If that's the question, then no. Whether or not the reactive move of talking to the citizens ultimately led to Obama's rise in status is not relevant. The citizens being reactive by liking him more is the indicator that his status is raised, not him chatting with them.

comment by JGWeissman · 2010-03-06T23:47:27.132Z · score: 2 (4 votes) · LW · GW

No, I meant what I said. In case it was too subtle, I was pointing out that you are shifting the goal posts, quietly backing off from your original strong claim as if you had never made it.

Your concept of "reactivity" seems about as useful as phlogiston. It can explain anything in retrospect. "The citizens being reactive by liking him" is nearly defining reactivity as assigning status to, weakly cloaked by the intermediary of "liking him". Yes, assignment of status is a strong indicator of assignment of status. But that is a tautology, not a useful theory about the particular world we live in.

comment by wedrifid · 2010-03-07T02:38:14.691Z · score: 1 (1 votes) · LW · GW

Your concept of "reactivity" seems about as useful as phlogiston. It can explain anything in retrospect.

It is misuse of the concept that seems to be the problem here more so than the concept itself. I'm not sure about 'strongest' but being nonreactive, particularly not making reactions that are extreme or reveal emotion, is an obvious status signal. As a concept it may be somewhat clearer than the related 'insecure' label that is often used as both a description and an attack.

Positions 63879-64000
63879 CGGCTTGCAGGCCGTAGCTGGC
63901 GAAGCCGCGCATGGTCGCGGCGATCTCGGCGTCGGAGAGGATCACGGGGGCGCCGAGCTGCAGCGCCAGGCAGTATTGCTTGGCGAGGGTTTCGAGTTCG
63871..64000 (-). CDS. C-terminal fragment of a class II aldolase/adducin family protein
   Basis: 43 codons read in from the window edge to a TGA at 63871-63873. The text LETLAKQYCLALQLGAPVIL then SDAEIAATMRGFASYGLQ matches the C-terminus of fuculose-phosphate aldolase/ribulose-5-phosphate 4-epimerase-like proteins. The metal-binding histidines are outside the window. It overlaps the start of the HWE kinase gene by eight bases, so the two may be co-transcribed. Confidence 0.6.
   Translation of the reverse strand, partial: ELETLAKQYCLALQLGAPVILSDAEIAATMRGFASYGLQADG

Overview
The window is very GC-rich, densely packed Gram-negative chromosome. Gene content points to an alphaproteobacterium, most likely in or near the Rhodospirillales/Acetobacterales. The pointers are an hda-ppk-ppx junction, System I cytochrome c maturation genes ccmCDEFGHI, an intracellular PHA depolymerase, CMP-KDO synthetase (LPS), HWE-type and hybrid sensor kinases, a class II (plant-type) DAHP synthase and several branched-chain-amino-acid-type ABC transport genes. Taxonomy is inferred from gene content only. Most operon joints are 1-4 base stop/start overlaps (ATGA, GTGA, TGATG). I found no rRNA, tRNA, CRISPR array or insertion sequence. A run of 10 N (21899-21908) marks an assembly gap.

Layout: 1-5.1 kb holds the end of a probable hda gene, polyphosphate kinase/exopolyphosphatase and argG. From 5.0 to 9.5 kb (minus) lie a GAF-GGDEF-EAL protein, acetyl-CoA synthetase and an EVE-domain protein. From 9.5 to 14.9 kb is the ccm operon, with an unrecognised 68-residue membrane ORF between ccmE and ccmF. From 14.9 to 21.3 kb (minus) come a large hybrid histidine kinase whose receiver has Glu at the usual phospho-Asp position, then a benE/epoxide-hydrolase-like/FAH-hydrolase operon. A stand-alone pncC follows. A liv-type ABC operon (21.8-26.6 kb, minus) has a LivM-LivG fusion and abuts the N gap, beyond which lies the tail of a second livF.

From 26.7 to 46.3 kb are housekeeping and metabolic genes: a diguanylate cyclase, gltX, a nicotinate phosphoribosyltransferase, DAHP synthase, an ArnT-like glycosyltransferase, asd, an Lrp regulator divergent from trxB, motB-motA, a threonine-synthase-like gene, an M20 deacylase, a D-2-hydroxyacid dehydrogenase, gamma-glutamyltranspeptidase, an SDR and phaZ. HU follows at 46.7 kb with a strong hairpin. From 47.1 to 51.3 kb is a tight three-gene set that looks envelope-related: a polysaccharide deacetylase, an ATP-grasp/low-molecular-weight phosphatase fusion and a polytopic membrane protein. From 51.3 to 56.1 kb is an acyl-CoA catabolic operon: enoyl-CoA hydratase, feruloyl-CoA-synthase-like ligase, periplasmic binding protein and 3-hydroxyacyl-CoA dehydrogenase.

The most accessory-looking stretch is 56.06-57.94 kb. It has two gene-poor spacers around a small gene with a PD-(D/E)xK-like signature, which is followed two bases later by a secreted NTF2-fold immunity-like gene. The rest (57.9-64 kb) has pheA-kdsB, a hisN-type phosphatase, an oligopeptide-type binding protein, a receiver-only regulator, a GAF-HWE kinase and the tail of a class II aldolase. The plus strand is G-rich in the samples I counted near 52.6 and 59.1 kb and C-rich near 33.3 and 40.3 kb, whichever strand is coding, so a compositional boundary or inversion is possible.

comment by JGWeissman · 2010-03-07T02:45:55.317Z · score: 0 (2 votes) · LW · GW

I'm not sure about 'strongest'

This is really a large part of my point. I think the misuse of the concept is the result of trying to prove that it is stronger than it actually is. I agree that, if defined more clearly, there may be status signals associated with reactivity, but these would not, in general, be strong than other types of status signals.

comment by CronoDAS · 2010-03-06T20:38:36.309Z · score: 1 (1 votes) · LW · GW

What about countersignaling? ;)

comment by pwno · 2010-03-06T20:45:03.015Z · score: -1 (9 votes) · LW · GW

Gonna get downvoted for this, but I don't believing counter-signaling is a useful abstraction - there's just signaling, period. The reason counter-signaling (as conventionally defined) may raise your status is because it displays indifference or less reactivity.

comment by wedrifid · 2010-03-06T22:50:16.424Z · score: 3 (7 votes) · LW · GW

Gonna get downvoted for this

Downvoted for that.